Investment commitments by the Clean Energy Finance Corporation (CEFC) have contributed to $11 billion in clean energy projects in Australia in its first four years.
The 2016-2017 year saw the CEFC commit almost $2.1 billion to 35 individual transactions, compared with $837 million in commitments to 15 transactions in 2015-2016.
“Australia’s clean energy sector is coming of age, with investment activity increasingly stretching across the economy,” CEFC chief executive Ian Learmonth said.
“Working alongside co-investors and developers, CEFC finance is helping tackle some of Australia’s toughest emissions challenges, while delivering business benefits through lower energy consumption.
“The accelerated pace of CEFC commitments in the past financial year reflects an improved policy environment and increased investor confidence.”
Commitments included an additional $300 million towards asset finance facilities for business, manufacturing and agribusiness.
Each dollar of CEFC investment commitments in 2016-2017 was matched by more than $2 from the private sector.
New CEFC investment commitments in 2016-2017 included more than 2000 smaller-scale energy efficiency projects; and 10 large-scale solar projects in regional Queensland, NSW and Victoria, including alongside ARENA, as well as additional CEFC investments in solar and wind.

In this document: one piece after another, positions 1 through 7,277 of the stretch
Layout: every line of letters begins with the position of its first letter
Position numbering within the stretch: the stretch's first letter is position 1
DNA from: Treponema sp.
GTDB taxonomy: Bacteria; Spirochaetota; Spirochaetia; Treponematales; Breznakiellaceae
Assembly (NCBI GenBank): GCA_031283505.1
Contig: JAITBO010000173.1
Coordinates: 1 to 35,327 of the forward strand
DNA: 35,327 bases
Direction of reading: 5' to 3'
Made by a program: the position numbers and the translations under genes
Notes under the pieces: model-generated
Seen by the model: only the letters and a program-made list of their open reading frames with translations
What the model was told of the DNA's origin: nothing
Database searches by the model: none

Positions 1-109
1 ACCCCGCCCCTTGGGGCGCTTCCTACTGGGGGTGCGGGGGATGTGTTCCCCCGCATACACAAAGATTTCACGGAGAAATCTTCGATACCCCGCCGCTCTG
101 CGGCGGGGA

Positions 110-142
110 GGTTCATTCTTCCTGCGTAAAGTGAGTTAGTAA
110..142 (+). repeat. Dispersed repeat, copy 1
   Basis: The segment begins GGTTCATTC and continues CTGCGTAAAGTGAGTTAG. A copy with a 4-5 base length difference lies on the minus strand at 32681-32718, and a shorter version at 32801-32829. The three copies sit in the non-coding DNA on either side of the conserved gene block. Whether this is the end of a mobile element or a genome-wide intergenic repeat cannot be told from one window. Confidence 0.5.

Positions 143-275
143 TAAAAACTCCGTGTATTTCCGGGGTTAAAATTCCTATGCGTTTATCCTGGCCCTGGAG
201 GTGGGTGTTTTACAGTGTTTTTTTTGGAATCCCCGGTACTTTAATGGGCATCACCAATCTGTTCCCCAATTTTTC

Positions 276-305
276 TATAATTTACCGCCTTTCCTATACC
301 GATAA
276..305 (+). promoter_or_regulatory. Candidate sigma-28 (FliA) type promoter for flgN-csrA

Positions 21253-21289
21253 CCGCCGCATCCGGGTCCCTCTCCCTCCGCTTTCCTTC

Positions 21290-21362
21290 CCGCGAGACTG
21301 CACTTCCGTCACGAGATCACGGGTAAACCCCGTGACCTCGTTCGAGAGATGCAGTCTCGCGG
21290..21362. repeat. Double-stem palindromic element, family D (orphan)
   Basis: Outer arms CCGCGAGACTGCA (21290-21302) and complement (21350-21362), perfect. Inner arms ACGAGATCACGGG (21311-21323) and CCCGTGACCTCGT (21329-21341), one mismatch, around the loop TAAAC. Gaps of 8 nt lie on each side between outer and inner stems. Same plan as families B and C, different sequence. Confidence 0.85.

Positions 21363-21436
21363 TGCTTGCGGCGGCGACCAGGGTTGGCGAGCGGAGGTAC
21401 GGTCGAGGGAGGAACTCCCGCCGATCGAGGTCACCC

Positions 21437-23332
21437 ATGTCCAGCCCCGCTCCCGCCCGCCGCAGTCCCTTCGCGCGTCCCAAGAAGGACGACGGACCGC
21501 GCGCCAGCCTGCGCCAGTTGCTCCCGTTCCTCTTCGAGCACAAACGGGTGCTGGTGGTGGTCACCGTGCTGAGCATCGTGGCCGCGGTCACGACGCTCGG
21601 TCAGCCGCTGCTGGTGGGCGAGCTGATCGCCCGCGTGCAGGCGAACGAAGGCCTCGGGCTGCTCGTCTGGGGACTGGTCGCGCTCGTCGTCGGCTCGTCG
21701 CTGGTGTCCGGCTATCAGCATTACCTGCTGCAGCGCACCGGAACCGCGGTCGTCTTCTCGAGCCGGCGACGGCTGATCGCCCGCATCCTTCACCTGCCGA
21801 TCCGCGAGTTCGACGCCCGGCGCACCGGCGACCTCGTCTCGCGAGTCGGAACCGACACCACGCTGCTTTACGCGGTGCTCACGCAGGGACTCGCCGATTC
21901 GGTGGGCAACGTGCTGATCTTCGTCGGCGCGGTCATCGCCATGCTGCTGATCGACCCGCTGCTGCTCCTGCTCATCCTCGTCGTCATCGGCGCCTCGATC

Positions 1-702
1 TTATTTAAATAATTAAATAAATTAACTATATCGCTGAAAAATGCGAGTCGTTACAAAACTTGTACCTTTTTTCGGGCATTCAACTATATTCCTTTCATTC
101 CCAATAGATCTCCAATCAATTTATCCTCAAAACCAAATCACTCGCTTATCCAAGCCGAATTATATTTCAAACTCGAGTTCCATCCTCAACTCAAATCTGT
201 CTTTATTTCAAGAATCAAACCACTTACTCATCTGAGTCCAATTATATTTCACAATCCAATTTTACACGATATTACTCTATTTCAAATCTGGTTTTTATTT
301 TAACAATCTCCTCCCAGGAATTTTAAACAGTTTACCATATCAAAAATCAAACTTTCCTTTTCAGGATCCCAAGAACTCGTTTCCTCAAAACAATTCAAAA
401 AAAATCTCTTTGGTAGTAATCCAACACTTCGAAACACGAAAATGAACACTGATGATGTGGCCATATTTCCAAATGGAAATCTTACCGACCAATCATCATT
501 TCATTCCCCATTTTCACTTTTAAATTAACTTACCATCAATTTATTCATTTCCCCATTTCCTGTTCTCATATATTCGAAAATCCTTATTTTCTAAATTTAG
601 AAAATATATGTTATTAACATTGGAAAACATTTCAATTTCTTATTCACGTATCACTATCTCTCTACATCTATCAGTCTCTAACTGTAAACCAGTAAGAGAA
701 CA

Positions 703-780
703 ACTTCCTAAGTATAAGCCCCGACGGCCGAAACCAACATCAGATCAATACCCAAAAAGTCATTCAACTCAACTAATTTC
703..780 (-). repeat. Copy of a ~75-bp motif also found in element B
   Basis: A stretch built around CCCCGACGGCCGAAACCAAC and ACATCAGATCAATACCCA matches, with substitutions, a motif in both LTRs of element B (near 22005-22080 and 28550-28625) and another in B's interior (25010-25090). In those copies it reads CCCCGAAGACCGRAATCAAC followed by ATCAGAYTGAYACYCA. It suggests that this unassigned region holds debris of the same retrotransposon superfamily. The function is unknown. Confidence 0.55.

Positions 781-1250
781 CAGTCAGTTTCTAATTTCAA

“Australia’s energy transition is undergoing considerable scrutiny, reflecting the scale of the challenge and the scope of the opportunity,” Mr Learmonth said.
“As discussed in the recent Finkel report, Australia needs a resilient, balanced and secure electricity system, which includes large-scale renewable energy, energy storage and other initiatives.
“We continue to take seriously our public policy purpose to increase the flow of finance into the clean energy sector.
“Decarbonisation requires targeted action to drive down emissions, while moving clean energy technologies down the cost curve to bring diversity to our energy mix.
“While we have seen a considerable increase in the level of clean energy investment, the reality is that we are at the beginning of this transition. A commitment to long-term investment remains essential to decarbonisation.”
Mr Learmonth said Australia had enormous potential in clean energy.
“This includes grid-scale batteries and pumped hydro storage, as well as emerging behind the meter and demand management solutions,” he said.
“We expect these technologies to move centre stage in the clean energy ecosystem, alongside our increasingly established clean energy infrastructure.”